By Lin Sue Flood
Hospice of the Valley Director of Engagement
When Steve Harnden brought home a beautiful ebony baby grand, he envisioned his wife learning to play an instrument she had always loved. Monica was thrilled. The piano even had a “player piano” feature so it could play tunes by itself.
Over the next year and a half, Monica took lessons and mastered a few songs. She enjoyed filling their Glendale home with music until she was diagnosed with stage 4 pancreatic cancer. The optimistic former nurse joined an aggressive drug trial, fully aware that she would not benefit, but hoping it might save lives in the future. She fought for 26 months, living long enough to see her son get married.
In the last weeks of her life, Monica confessed to Steve that she never wanted him to get rid of the piano. But he felt strongly that it should continue to make music and bring joy to people. After talking it through, Steve suggested donating it to Hospice of the Valley. The nonprofit was caring for Monica through this vulnerable time and providing emotional support to him, too.
“Our care team was outstanding,” he recalled. “Actually, they were angels. Hospice of the Valley was our source of strength during those last few weeks.”
Monica smiled and agreed there was no better place for her piano.
As she grew weaker, the piano lid was lowered and lovely framed family photos were arranged on top for her to enjoy. Steve would launch the player piano feature with his iPad and they would sit together as the music swirled around them.
It took several years after Monica’s passing before Hospice of the Valley’s Dementia Care and Education Campus opened in Phoenix and could accept the generous donation, but Monica’s piano was finally moved into its new home. It now sits in a cozy corner of the dining area of the Assisted Living at The Campus.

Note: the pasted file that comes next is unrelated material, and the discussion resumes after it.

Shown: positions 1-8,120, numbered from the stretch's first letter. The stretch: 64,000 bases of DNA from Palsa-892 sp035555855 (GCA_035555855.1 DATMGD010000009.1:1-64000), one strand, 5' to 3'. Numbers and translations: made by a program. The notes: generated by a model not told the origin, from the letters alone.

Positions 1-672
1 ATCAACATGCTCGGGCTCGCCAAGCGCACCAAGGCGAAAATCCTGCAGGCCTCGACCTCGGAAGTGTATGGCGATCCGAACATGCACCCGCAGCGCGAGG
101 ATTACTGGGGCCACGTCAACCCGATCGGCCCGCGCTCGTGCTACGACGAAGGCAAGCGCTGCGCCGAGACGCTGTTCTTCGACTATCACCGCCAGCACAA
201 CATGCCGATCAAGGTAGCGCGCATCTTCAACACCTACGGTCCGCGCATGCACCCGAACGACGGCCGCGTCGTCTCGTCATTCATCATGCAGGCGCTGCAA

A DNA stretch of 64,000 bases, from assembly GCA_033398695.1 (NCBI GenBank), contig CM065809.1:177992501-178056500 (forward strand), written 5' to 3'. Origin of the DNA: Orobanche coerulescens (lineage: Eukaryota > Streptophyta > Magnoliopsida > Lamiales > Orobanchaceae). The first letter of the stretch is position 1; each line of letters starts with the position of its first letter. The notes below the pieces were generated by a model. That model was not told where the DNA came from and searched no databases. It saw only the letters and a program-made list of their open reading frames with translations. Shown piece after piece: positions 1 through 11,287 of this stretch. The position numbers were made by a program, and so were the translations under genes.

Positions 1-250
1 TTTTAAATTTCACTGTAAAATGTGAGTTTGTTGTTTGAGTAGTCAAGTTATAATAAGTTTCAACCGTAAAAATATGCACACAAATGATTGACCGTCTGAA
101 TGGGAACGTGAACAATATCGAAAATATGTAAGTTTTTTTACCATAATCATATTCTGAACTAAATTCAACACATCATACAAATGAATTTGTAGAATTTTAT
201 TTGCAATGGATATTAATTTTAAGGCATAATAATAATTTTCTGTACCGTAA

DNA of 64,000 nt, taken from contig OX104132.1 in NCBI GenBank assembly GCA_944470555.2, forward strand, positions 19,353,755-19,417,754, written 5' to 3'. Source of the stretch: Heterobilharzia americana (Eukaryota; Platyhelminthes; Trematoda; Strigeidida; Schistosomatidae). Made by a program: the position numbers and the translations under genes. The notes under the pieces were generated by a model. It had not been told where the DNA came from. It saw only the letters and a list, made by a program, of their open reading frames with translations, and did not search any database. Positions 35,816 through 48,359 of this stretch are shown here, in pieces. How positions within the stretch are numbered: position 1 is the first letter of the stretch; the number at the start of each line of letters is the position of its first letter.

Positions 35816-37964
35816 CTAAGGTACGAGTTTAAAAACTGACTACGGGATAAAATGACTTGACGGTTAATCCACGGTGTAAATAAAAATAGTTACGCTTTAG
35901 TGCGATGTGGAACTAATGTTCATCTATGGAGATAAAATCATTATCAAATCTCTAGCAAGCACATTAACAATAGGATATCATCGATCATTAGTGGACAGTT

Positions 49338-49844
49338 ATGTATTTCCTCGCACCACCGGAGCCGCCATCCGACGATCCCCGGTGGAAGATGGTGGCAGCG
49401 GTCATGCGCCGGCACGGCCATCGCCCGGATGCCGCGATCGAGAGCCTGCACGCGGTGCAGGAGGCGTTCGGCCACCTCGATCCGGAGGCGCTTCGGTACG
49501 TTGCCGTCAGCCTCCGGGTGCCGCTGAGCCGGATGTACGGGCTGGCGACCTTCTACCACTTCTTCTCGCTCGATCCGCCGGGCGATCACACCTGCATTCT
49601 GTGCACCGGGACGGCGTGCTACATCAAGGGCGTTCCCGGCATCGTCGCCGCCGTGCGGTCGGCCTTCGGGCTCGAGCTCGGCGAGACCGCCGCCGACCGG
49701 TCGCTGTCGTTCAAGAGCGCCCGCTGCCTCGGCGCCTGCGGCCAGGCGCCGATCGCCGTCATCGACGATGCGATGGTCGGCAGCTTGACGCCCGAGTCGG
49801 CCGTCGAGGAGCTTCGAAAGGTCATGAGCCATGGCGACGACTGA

Because music has a magical effect on people living with dementia, members of the Adult Day Club are treated to impromptu performances — whether it’s listening to holiday tunes and favorite songs on the player piano or enjoying live music, compliments of campus staff, residents and visitors who can’t resist tickling the ivories.
Recently, Steve felt ready to visit Monica’s piano himself. He ran his hand over the small, gold-engraved seal bearing his wife’s name. Then he sat, with eyes closed, as a young Hospice of the Valley volunteer gave him a private concert, playing a gorgeous arrangement of Chopin’s “Nocturne in B-flat Minor.” As he applauded, a look of pure delight lit up his face.
“I know Monica is smiling to see her piano in its new home,” Steve said softly. “I don’t feel any sadness — just joy. This is where it belongs so it can continue to make a difference. It’s really good to see it here.”
Hospice of the Valley’s innovative Dementia Care and Education Campus serves people living with all types of dementia from early to advanced stages. To learn more, visit dementiacampus.org.